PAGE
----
The Hydrogen Generation Market will grow from an estimated $103.5 Billion in 2014 to $138.2 Billion by 2019, with a CAGR of 5.9%. (Markets and Markets Research; Hydrogen Generation Market).
As hydrogen fuel technology continues to garner attention from the mainstream consumer as well as industrial sectors, the industry is set to become as competitive as solar and wind energies.
Critical Accounting Policies
Our discussion and analysis of our financial condition and results of operations are based upon our financial statements, which have been prepared in accordance with accounting principles generally accepted in the United States of America. The preparation of these financial statements requires us to make estimates and judgments that affect the reported amounts of assets, liabilities, revenues and expenses, and related disclosures of contingent assets and liabilities. On an ongoing basis, we evaluate our estimates, including those related to impairment of property, plant and equipment, intangible assets, deferred tax assets and fair value computation using the Black Scholes option pricing model. We base our estimates on historical experience and on various other assumptions, such as the trading value of our common stock and estimated future undiscounted cash flows, that we believe to be reasonable under the circumstances, the results of which form the basis for making judgments about the carrying value of assets and liabilities that are not readily apparent from other sources. Actual results may differ from these estimates under different assumptions or conditions; however, we believe that our estimates, including those for the above-described items, are reasonable.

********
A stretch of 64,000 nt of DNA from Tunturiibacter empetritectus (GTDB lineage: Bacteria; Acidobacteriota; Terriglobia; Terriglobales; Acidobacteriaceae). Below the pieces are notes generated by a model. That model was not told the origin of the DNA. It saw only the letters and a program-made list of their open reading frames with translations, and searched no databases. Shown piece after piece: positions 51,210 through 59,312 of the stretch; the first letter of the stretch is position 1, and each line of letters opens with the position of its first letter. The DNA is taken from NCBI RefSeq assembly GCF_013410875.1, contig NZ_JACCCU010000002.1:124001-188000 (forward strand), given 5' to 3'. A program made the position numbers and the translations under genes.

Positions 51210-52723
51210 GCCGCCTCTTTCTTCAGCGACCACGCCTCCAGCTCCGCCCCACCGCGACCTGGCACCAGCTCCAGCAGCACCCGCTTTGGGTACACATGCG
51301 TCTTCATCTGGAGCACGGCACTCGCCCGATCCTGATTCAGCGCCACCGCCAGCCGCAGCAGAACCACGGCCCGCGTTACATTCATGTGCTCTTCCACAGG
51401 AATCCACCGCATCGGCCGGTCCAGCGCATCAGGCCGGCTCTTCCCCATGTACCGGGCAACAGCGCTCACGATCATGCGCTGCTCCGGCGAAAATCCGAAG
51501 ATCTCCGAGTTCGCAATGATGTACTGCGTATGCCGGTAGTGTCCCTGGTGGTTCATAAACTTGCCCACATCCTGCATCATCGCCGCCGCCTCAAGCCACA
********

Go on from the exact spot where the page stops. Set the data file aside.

Use of Estimates
In accordance with accounting principles generally accepted in the United States, management utilizes estimates and assumptions that affect the reported amounts of assets and liabilities and the disclosure of contingent assets and liabilities at the date of the financial statements as well as the reported amounts of revenues and expenses during the reporting period. Actual results could differ from those estimates. These estimates and assumptions relate to recording useful lives and impairment of tangible and intangible assets, accruals, stock-based compensation expense, Black Scholes valuation model inputs, derivative liabilities and other factors. Management believes it has exercised reasonable judgment in deriving these estimates. Consequently, a change in conditions could affect these estimates.
Fair Value of Financial Instruments
The Company's cash, accounts payable, accrued interest, and note payable are stated at cost which approximates fair value due to the short-term nature of these instruments.
Recently Adopted Accounting Pronouncements